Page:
The first keynote speaker was Cora Carmody, CIO of SAIC. In the late 1980s and early 1990s, I did a lot of work with SAIC here in San Diego, and so IBM sent me to San Diego quite frequentlyfor face-to-face meetings with them. Her talk was cryptically titled "Jumbo Shrimp, Info IBM's own Barry Rudolph, presented "Storage in an Age of Inconvenient Truths", dressed up like Oscar-winner andformer USA Vice President Al Gore. Barry's focus was on the growingconcern of over environmental Power and Cooling issues in the data center. According to IDC, the cost of power and cooling an individual server, over its lifetime, now exceeds its acquisition cost. Storage devices are not as bad as servers in this regard. Data centers now consume 1.2% of the worlds energy. Over lunch, I heard Tony Asaro from ESG present "The Need for Highly Virtualized Storage Systems withina Virtualized Data Center." His concern is that there is still a "heavy touch" required to manage storage.Without virtualization, your data center is less than the sum of its parts. Although IBM has been doingstorage virtualization since 1974, Tony mentioned that most storage vendors were "late to the party".He argues that "internal virtualization" inside storage arrays is not enough, you need "external virt I attended a few break-out sessions in the afternoon. Ralph presented "Crisis of Capacity" which covered the drastic actions he had to take to handle power and coolingin their expanding data center during their summer months, where temperatures peak up to 105 degrees. This included creating "hot" and "cold" aisles onhis raised floor by re-organizing the perforated floor tiles, and doing a better job standardizing how cables areconnected to the back of racks and up through the ceiling to maximize airflow. An amp-meter on each power strip was used to measure the powerused at each rack, which allowed them to better prioritize their efforts. Their Air Conditioning unit was only 12inches from the concrete floor, and raising it to 18 inches greatly reduced noise and vibration. Adding a second AC unit made a world of difference. Finally, they eliminatedKVMs, because people who use KVMs break other parts of thedata center. His rule of thumb: the cooling requirements will be 50% of the rated power requirements for equipment. Terry presented "Taming the SAN Complexity". The problem with "complexity" as a concept is that it is very subjective, difficult to quantify, and therefore difficult to manage. He presented complexity in four area This was an overview of the technologies available for long distance connections for disaster recovery,business continuity, and resilience. He covered three levels. The day ended at the "Expo". I hung out at the IBM booth to help answer questions and network with others. technorati tags: IBM, SNW, Ron Milton, ComputerWorld, Vincent Franceschini, SNIA, SAIC, Barry Rudolph, Al Gore, Inconvenient Truth, presence awareness, Tony Asaro, ESG, Alexander Graham Bell, Ralph Wescott, Pacific Northwest National Library, Terry+Yoshi, Intel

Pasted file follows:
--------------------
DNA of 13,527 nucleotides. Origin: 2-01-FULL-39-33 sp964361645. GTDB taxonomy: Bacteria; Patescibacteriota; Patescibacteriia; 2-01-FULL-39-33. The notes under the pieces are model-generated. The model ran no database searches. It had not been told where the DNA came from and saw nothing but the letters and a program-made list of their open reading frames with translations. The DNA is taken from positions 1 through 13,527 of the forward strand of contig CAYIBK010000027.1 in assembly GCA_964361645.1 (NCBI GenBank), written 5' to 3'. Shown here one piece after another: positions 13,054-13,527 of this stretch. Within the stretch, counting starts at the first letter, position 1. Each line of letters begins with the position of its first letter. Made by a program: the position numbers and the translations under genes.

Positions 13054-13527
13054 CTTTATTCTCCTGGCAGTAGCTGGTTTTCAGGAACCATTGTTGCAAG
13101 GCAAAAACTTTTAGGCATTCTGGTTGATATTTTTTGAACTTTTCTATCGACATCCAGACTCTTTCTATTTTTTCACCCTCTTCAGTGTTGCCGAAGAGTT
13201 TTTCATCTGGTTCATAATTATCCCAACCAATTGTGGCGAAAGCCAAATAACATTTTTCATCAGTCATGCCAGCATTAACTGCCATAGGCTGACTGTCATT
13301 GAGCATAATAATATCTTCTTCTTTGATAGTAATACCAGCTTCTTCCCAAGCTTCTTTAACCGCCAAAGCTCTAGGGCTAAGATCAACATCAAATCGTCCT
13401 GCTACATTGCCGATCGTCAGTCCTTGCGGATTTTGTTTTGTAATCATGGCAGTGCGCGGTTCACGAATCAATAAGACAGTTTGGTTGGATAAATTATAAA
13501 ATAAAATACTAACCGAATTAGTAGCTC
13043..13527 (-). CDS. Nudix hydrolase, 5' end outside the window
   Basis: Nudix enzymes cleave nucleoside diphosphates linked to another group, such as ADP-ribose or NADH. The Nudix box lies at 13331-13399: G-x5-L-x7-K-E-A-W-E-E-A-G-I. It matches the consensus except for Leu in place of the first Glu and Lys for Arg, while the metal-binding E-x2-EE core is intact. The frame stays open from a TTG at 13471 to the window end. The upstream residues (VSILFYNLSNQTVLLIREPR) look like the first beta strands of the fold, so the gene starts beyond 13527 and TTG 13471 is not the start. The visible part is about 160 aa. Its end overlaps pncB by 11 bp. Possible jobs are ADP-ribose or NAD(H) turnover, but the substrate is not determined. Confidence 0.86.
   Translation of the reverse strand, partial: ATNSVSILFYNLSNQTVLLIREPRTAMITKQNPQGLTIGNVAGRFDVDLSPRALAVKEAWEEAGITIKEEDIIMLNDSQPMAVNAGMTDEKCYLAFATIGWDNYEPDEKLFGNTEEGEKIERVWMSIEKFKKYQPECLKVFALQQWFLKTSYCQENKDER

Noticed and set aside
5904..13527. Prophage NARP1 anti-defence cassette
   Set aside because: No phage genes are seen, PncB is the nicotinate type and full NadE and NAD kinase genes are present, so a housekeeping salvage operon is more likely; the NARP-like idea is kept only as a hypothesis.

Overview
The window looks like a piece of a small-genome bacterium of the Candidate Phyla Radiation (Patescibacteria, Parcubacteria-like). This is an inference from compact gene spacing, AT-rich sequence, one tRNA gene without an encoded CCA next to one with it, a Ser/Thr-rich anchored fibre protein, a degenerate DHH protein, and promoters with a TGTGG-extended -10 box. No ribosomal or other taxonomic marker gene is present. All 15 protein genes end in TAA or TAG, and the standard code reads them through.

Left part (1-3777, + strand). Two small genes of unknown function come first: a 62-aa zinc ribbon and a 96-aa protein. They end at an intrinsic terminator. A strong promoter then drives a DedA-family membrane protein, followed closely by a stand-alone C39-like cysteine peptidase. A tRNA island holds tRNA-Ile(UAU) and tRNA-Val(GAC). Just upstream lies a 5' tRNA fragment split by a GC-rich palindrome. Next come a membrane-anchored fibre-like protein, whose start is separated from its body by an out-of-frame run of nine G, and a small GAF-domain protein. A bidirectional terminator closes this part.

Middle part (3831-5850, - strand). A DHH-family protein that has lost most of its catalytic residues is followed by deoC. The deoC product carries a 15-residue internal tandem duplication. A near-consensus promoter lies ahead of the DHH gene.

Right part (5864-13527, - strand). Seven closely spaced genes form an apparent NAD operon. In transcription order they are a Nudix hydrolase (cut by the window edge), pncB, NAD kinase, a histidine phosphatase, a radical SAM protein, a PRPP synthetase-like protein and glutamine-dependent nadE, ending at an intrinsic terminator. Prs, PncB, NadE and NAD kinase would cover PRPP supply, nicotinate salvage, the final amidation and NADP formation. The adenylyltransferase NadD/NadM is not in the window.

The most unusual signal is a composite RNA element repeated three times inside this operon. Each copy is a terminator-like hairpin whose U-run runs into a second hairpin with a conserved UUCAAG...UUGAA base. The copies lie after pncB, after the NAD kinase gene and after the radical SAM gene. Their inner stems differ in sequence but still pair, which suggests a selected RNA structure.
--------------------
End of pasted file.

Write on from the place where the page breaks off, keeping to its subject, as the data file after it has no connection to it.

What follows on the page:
IBM's own Barry Rudolph, presented "Storage in an Age of Inconvenient Truths", dressed up like Oscar-winner andformer USA Vice President Al Gore. Barry's focus was on the growingconcern of over environmental Power and Cooling issues in the data center. According to IDC, the cost of power and cooling an individual server, over its lifetime, now exceeds its acquisition cost. Storage devices are not as bad as servers in this regard. Data centers now consume 1.2% of the worlds energy.